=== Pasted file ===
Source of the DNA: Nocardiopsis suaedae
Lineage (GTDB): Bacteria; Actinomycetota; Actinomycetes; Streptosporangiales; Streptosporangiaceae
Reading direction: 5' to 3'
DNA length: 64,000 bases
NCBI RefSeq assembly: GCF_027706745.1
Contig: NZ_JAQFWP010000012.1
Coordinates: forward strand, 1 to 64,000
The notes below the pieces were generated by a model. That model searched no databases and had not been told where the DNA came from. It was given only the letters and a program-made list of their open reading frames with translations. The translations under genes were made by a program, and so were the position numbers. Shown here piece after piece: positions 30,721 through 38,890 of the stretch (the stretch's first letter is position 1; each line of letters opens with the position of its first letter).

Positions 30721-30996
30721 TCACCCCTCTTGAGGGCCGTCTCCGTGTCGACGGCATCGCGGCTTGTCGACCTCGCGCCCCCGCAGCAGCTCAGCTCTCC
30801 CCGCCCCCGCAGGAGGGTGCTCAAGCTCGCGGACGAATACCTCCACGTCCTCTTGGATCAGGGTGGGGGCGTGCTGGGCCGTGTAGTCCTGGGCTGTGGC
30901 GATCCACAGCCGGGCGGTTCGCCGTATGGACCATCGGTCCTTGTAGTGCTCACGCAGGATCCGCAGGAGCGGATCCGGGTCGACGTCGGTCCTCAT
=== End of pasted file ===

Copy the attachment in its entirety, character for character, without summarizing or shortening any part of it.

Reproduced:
Source of the DNA: Nocardiopsis suaedae
Lineage (GTDB): Bacteria; Actinomycetota; Actinomycetes; Streptosporangiales; Streptosporangiaceae
Reading direction: 5' to 3'
DNA length: 64,000 bases
NCBI RefSeq assembly: GCF_027706745.1
Contig: NZ_JAQFWP010000012.1
Coordinates: forward strand, 1 to 64,000
The notes below the pieces were generated by a model. That model searched no databases and had not been told where the DNA came from. It was given only the letters and a program-made list of their open reading frames with translations. The translations under genes were made by a program, and so were the position numbers. Shown here piece after piece: positions 30,721 through 38,890 of the stretch (the stretch's first letter is position 1; each line of letters opens with the position of its first letter).

Positions 30721-30996
30721 TCACCCCTCTTGAGGGCCGTCTCCGTGTCGACGGCATCGCGGCTTGTCGACCTCGCGCCCCCGCAGCAGCTCAGCTCTCC
30801 CCGCCCCCGCAGGAGGGTGCTCAAGCTCGCGGACGAATACCTCCACGTCCTCTTGGATCAGGGTGGGGGCGTGCTGGGCCGTGTAGTCCTGGGCTGTGGC
30901 GATCCACAGCCGGGCGGTTCGCCGTATGGACCATCGGTCCTTGTAGTGCTCACGCAGGATCCGCAGGAGCGGATCCGGGTCGACGTCGGTCCTCAT